The first of two Paul Simon concerts takes place on Maui tonight at the Maui Arts & Cultural Center’s Amphitheater and Yokouchi Pavilion.
The concerts mark the first time Paul Simon has ever performed on Maui, and his first Hawaiʻi shows since Simon & Garfunkel appeared at the Blaisdell Arena over 50 years ago.
All net proceeds will be donated to the Auwahi Forest Restoration Project and Kua‘āina Ulu ‘Auamo. Both organizations are dedicated to environmental welfare and to preserving species biodiversity in Hawai‘i.
Tickets are available at the MACC Box office, by phone at (808) 242-SHOW or online at http://mauiarts.org . Ticket prices are: $55, $85, $125, $185 (plus applicable fees).
“While no longer touring, Paul Simon has stated his ongoing commitment to perform the occasional concert and to donate those earnings to philanthropic organizations, particularly those dedicated to environmental welfare and to preserving species biodiversity,” according to a concert announcement.
Simon decided to contribute to The Auwahi Forest Restoration Project and Kua‘āina Ulu ‘Auamo after spending time visiting Maui in recent years and being inspired by their work.
Hawai‘i is universally regarded as a “biodiversity hotspot” by conservationists, as it’s one of earth’s most biologically rich, yet threatened, regions. Conservation International lists 36 areas around the globe that qualify as hotspots—they represent just 2.4% of earth’s land surface, but they support more than half of the world’s plant species as endemics.
According to The Nature Conservancy, Hawai‘i itself represents a very small percent of total US landmass, but it also comprises 25% of the endangered species listed by the US Fish and Wildlife Service. Since Hawai‘i is one of the biodiversity hotspots, while also being characterized as the most isolated mountainous archipelago on earth, it is also extremely vulnerable to invasive species by global trade and other sources. Over 90% of Hawai‘i’s native plants aren’t found anywhere else on earth.
The Auwahi Forest Restoration Project  originated in 1997 as a grassroots, community-based effort working in collaboration with `Ulupalakua Ranch to save tracts of highly endangered dry forest at Auwahi as biological and cultural sanctuaries. Since its inception, the Auwahi project has restored and preserved tracts of native forest by sequentially excluding grazing animals, controlling mats of invasive grass, and working with volunteers from the community to plant over 125,000 native trees. Within their restoration work, non-native species cover declined from 87% to 2%, while native species increased from 20% to 98%. Nearly two-thirds of native tree species at Auwahi are now producing seedlings naturally, signs of a healthy functioning ecosystem, including some species that had not done so in centuries.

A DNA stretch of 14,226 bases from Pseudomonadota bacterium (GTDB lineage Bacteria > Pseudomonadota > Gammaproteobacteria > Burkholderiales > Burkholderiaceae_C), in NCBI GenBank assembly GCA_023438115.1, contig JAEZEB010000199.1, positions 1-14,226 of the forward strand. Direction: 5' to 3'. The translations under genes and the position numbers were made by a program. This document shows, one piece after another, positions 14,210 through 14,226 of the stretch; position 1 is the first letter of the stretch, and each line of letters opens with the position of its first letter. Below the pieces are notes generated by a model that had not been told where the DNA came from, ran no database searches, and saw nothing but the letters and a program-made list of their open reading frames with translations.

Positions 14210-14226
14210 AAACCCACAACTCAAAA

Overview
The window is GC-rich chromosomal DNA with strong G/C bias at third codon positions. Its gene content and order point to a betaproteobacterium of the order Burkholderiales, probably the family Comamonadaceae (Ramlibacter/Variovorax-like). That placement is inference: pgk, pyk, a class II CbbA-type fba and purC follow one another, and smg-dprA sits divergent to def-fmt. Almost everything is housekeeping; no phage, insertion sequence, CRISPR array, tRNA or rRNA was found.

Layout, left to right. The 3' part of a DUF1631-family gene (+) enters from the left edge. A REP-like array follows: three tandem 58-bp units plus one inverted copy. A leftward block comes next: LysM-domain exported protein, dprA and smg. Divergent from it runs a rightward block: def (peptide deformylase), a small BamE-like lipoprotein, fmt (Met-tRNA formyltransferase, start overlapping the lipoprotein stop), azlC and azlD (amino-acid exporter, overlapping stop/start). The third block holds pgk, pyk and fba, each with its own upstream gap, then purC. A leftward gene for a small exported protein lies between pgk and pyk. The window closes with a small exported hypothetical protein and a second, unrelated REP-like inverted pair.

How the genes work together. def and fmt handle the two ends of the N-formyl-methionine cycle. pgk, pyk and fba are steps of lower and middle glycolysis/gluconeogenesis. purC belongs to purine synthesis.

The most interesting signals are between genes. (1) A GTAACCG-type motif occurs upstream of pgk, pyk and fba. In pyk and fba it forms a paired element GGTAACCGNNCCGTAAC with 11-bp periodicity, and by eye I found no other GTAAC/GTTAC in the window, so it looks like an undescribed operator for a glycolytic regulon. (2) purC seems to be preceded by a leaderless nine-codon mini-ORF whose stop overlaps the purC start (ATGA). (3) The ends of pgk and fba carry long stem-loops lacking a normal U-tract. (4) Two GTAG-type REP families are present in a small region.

Kua‘āina Ulu ‘Auamo  (KUA) builds local capacity for community-based management of natural and cultural resources, supporting community-based organizations in identifying their own resource management goals and developing the expertise, knowledge, and skills necessary to accomplish these goals. Combining effective traditional and contemporary resources management methods, communities are restoring their traditional role as caretakers of the lands and waters of their places. KUA is committed to nurturing connective spaces where a growing network of communities can incubate ideas, pursue joint-strategies, learn from one another, and leverage shared strengths.
As previously announced, Paul Simon also headlined San Francisco’s Outside Lands festival on Aug. 11, and donated all net proceeds from that performance to local Bay Area organizations San Francisco Parks Alliance and Friends of the Urban Forest.
About Paul Simon:
During his distinguished career spanning six decades, musician and songwriter Paul Simon has produced timeless masterpieces, such as Bridge Over Troubled Water, Sounds of Silence, and Graceland. He has received 16 Grammy Awards, including a Lifetime Achievement Award for his work as half of the duo Simon & Garfunkel, and has been twice inducted into the Rock & Roll Hall of Fame.
Simon was awarded the inaugural Library of Congress Gershwin Prize for Popular Song, which recognizes the profound and positive effect of popular music on the world’s culture. Simon is also a recipient of the Kennedy Center Honors, and, in 2006, was named one of Time magazine’s “100 People Who Shape Our World.”
Paul Simon’s varied philanthropic work includes the co-founding of the Children’s Health Fund, which donates and staffs 53 mobile medical units that bring health care to low-income children and their families around the United States, providing more than five million doctor/patient visits since its inception in 1987.
In June 2017, net proceeds from Simon’s month-long US concert tour were donated to benefit the Half-Earth Project, an initiative of the E.O. Wilson Biodiversity Foundation, which is committed to stopping the species extinction crisis by conserving half the planet’s lands and oceans. During Paul Simon’s Homeward Bound – The Farewell Tour in 2018, he left a financial gift in each city he visited on tour, as a thank you to those cities, and benefitting local youth and environmental organizations. Having retired from touring, Mr. Simon continues his commitment to occasionally perform and to donate those earnings to philanthropic organizations, particularly those dedicated to environmental welfare and to preserving species biodiversity.